Disclaimer: This is the result of my idle thoughts on a Sunday night, and thus is not scientific in any way. No actual research was done.
Although some people seem to think that a newsreader is the be-all-end-all way to read blogs, there's really quite a few approaches. Site organization and navigation structure can aid these different reader modes, though the design decisions may not always be easy. Facilitating one may hinder another; trade-offs have to be made. To be more specific, here are a few reader "profiles" and the things that impact them:
This person is subscribed to your RSS/Atom feed, and is aware of every single entry you publish (reading it is a different matter). If you provide a full-content feed and they choose to read it in their aggregator, then there isn't much that needs to be done, beyond making sure that your feed does in fact accurately reflect your site (e.g. for a while I had forgotten to include all of my MTMacro definitions in my feed template). If they end up reading the entry in their browser, it is best to minimize the extraneous clutter that surrounds the entry text. This can be as simple as making sure that each entry has its own page, but it may also involve removing any sidebars, headers or footers that aren't really relevant to that entry.
Since the magic that is RSS/Atom hasn't reached all corners of the earth, some loyal readers may still resort to visiting your site periodically, to see what new things you have posted. Or perhaps you don't provide a feed so readers have no choice but to check the old-fashioned way, via bookmarks. Such readers still visit often and thus are familiar with your site's organization; therefore the previous clutter minimization strategy still applies. However, it is also important to make it easy to see which entries are new. Basic things like making sure you have a different color for visited links matter. The traditional reverse-chronological sorting can be somewhat annoying, but assuming that that the last entry that the reader remembers hasn't fallen off the front page, it should be a matter of scrolling down to it and then reading one's way back up. If in fact there have been so many updates since the last visit that all front page entries are new, then more aid is required. The calendar is of some benefit, although it does require the user to remember the approximate date of their last visit. Providing a way to navigate from entry to entry also helps. Perhaps the best solution is to convince such readers to subscribe to your feed, to make both your lives easier.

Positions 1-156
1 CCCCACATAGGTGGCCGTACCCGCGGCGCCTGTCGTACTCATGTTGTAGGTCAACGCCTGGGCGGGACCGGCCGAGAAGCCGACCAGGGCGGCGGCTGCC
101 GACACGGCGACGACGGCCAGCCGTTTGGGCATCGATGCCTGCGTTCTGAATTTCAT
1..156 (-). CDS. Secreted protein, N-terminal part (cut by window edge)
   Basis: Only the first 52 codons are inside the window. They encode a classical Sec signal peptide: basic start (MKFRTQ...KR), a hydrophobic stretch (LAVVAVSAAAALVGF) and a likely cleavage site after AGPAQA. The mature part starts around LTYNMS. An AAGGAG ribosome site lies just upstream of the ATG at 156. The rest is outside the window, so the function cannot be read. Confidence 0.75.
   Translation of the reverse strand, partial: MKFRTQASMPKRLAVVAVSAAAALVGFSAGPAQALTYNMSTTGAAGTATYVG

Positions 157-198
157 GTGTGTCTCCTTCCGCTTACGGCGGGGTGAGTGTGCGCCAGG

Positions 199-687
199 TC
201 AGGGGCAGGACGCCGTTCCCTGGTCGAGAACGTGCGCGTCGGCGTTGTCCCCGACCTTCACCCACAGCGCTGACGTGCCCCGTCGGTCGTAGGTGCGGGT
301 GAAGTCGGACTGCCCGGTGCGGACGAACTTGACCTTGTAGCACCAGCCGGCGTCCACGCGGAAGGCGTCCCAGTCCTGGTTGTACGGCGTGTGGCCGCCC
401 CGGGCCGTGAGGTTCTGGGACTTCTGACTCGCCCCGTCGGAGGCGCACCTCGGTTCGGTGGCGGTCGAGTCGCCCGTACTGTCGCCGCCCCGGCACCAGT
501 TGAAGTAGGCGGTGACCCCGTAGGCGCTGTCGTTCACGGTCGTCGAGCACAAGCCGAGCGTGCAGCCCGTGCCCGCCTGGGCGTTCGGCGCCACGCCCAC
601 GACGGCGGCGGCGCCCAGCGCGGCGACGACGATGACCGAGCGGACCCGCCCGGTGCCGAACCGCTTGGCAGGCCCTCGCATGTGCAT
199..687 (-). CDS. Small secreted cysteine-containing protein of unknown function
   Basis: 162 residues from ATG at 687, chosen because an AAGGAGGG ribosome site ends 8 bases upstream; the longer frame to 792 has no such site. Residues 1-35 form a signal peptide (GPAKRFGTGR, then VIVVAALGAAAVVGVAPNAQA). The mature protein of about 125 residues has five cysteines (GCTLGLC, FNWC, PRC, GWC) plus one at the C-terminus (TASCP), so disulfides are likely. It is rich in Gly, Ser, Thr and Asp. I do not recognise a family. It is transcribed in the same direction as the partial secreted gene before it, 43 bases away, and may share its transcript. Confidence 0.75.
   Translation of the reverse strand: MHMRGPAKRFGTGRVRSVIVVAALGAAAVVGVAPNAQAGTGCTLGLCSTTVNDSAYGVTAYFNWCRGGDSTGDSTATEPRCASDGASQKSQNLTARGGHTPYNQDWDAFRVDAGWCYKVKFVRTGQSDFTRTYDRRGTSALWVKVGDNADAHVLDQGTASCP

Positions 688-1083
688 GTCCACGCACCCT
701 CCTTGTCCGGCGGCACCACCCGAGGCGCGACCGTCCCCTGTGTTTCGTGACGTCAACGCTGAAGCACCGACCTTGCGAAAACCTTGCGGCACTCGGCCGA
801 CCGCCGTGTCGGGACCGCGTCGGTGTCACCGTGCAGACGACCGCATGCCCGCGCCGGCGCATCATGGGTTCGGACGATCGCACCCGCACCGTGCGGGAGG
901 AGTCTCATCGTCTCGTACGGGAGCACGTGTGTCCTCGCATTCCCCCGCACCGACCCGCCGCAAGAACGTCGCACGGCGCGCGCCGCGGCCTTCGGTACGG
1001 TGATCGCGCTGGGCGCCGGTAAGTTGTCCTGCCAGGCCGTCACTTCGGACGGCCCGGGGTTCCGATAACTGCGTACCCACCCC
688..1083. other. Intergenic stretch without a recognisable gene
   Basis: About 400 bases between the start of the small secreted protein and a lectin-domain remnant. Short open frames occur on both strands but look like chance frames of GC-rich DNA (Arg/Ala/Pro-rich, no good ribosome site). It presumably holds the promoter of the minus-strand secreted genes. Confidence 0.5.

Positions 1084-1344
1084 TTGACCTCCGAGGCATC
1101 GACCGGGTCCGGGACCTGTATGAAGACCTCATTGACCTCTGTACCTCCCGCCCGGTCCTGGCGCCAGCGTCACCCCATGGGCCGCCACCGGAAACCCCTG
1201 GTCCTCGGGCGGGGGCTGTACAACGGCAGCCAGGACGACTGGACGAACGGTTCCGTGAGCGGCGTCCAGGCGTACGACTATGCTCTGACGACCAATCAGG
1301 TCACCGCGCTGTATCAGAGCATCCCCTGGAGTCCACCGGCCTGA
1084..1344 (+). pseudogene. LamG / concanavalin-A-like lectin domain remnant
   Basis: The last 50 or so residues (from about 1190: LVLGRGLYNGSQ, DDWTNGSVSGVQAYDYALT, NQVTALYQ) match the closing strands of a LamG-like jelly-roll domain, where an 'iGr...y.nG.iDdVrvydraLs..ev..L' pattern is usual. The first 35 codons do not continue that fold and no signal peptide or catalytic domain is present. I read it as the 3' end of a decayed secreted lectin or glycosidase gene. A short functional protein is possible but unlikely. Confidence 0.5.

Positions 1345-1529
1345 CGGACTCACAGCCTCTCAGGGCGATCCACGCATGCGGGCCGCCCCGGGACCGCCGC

Depending on which pundit you listen to, linking is the essence of blogs. When a visitor first comes across your site as a result of a cross-site link, they are placed in a pretty unfamiliar environment (depending on how much you deviate from standard templates). The link that induced them visit your site may have provided some context, but that may still not be enough. A sidebar that points to the "surroundings" of this entry (posts in the same category or close chronologically) may help a reader who does not have the background knowledge of a frequent one.
Someone coming across one of your entries as the result of a search may be considered a subset of the previous reader type. The key difference is that they have nearly zero context, beyond (possibly) the snippet that was in the search result listing. Having individual entry pages is key (assuming the search engine is clever enough to favor those over time or category archives). There are ways to make the searcher's life easier, but in my experience they are of limited usefulness. Search engines themselves strive to solve this problem as well (e.g. Google's cache with keyword highlighting), and in the meantime "surroundings" suggestions apply.
Perhaps this is the procrastinator in me speaking, but I periodically come across a blog that seems interesting and focused enough that I want to read it from beginning to end (or end to beginning if I'm feeling adventurous and/or want more timely information first). Facilitating this is as simple as providing previous/next links on the individual entry pages, but it's surprising how some default templates don't support this behavior. The calendar can be used a substitute, but it requires that a new target (the day following this one) be reacquired upon every click, and thus is suboptimal.
This entry goes in tandem with a slight redesign that aims to provide more context, especially for individual entry pages. I had previously used a near-default Movable Type template, which limited itself to previous/home/next links. In the new version, this is replaced by a Jeremy-like sidebar that gives a bit more information. I'm obviously not the first to think about such things, and I don't claim my solution as being optimal, but I now have something that can be iterated upon.